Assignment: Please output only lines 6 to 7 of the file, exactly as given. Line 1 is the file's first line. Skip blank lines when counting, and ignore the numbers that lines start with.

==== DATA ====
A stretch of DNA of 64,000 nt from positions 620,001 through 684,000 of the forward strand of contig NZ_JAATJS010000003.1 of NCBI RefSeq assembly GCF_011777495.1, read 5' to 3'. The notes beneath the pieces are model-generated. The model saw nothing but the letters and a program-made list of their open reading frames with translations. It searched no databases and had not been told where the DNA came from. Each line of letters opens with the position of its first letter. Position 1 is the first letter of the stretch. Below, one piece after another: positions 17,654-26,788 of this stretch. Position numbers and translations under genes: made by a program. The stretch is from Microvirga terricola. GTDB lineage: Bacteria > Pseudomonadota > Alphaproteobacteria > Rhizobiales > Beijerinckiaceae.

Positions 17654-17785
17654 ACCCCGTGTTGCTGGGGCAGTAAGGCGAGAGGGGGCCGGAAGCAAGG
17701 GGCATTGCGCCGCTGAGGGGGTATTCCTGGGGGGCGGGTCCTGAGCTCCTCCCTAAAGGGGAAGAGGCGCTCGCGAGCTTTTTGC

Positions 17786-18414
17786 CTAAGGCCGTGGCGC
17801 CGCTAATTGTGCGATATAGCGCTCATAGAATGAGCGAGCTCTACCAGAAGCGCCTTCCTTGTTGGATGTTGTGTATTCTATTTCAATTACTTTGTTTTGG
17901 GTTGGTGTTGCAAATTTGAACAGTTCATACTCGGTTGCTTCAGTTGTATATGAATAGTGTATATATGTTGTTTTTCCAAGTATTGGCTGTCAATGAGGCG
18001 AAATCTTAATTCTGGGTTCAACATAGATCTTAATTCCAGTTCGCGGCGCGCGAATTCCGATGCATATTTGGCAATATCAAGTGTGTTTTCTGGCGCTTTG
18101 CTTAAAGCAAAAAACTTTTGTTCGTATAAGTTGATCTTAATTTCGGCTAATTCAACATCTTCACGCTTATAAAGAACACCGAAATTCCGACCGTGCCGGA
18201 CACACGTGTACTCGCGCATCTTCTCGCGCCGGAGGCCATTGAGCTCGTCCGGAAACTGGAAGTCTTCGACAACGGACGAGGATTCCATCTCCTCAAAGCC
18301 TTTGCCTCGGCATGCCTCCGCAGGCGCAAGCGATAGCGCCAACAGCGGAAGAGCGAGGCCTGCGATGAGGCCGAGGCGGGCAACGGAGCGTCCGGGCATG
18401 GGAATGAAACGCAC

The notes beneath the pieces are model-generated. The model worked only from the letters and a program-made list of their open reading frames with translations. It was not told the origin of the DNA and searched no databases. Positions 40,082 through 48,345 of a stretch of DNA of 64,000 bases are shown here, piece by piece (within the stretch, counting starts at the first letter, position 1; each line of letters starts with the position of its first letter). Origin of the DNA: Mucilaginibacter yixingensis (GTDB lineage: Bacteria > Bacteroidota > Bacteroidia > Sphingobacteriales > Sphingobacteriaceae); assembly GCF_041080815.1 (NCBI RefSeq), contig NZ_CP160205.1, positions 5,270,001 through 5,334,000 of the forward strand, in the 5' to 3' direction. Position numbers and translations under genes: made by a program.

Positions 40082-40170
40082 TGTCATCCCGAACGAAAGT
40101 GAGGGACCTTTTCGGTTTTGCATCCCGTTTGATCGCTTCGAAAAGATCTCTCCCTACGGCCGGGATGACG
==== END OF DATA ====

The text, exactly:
17786 CTAAGGCCGTGGCGC
17801 CGCTAATTGTGCGATATAGCGCTCATAGAATGAGCGAGCTCTACCAGAAGCGCCTTCCTTGTTGGATGTTGTGTATTCTATTTCAATTACTTTGTTTTGG